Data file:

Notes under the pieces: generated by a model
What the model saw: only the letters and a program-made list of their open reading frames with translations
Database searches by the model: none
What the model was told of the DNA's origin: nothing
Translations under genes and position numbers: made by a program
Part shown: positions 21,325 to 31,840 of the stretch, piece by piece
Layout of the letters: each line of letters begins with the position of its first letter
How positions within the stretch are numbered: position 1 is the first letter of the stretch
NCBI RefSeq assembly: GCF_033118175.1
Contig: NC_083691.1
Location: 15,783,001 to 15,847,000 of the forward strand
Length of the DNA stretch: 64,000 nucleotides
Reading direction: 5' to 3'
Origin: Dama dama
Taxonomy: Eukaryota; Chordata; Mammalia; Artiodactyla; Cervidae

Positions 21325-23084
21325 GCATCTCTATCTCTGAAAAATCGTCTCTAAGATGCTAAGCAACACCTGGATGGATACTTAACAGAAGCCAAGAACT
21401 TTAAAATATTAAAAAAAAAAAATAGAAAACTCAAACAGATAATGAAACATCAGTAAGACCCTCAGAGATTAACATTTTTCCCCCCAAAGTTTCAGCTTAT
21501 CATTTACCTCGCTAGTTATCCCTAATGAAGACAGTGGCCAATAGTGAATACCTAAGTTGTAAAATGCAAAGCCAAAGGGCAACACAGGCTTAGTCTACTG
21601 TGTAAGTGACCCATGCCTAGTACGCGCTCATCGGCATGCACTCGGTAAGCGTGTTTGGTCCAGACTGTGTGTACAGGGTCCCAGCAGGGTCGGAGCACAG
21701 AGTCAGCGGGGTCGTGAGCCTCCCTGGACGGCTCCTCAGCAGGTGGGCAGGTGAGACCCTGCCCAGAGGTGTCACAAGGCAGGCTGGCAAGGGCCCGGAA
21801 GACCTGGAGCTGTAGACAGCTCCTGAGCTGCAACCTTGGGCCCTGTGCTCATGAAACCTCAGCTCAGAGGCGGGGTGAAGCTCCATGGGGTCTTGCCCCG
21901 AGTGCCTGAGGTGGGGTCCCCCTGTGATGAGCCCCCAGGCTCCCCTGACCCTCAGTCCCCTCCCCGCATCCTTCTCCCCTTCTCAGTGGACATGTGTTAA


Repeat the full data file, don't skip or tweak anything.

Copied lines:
Notes under the pieces: generated by a model
What the model saw: only the letters and a program-made list of their open reading frames with translations
Database searches by the model: none
What the model was told of the DNA's origin: nothing
Translations under genes and position numbers: made by a program
Part shown: positions 21,325 to 31,840 of the stretch, piece by piece
Layout of the letters: each line of letters begins with the position of its first letter
How positions within the stretch are numbered: position 1 is the first letter of the stretch
NCBI RefSeq assembly: GCF_033118175.1
Contig: NC_083691.1
Location: 15,783,001 to 15,847,000 of the forward strand
Length of the DNA stretch: 64,000 nucleotides
Reading direction: 5' to 3'
Origin: Dama dama
Taxonomy: Eukaryota; Chordata; Mammalia; Artiodactyla; Cervidae

Positions 21325-23084
21325 GCATCTCTATCTCTGAAAAATCGTCTCTAAGATGCTAAGCAACACCTGGATGGATACTTAACAGAAGCCAAGAACT
21401 TTAAAATATTAAAAAAAAAAAATAGAAAACTCAAACAGATAATGAAACATCAGTAAGACCCTCAGAGATTAACATTTTTCCCCCCAAAGTTTCAGCTTAT
21501 CATTTACCTCGCTAGTTATCCCTAATGAAGACAGTGGCCAATAGTGAATACCTAAGTTGTAAAATGCAAAGCCAAAGGGCAACACAGGCTTAGTCTACTG
21601 TGTAAGTGACCCATGCCTAGTACGCGCTCATCGGCATGCACTCGGTAAGCGTGTTTGGTCCAGACTGTGTGTACAGGGTCCCAGCAGGGTCGGAGCACAG
21701 AGTCAGCGGGGTCGTGAGCCTCCCTGGACGGCTCCTCAGCAGGTGGGCAGGTGAGACCCTGCCCAGAGGTGTCACAAGGCAGGCTGGCAAGGGCCCGGAA
21801 GACCTGGAGCTGTAGACAGCTCCTGAGCTGCAACCTTGGGCCCTGTGCTCATGAAACCTCAGCTCAGAGGCGGGGTGAAGCTCCATGGGGTCTTGCCCCG
21901 AGTGCCTGAGGTGGGGTCCCCCTGTGATGAGCCCCCAGGCTCCCCTGACCCTCAGTCCCCTCCCCGCATCCTTCTCCCCTTCTCAGTGGACATGTGTTAA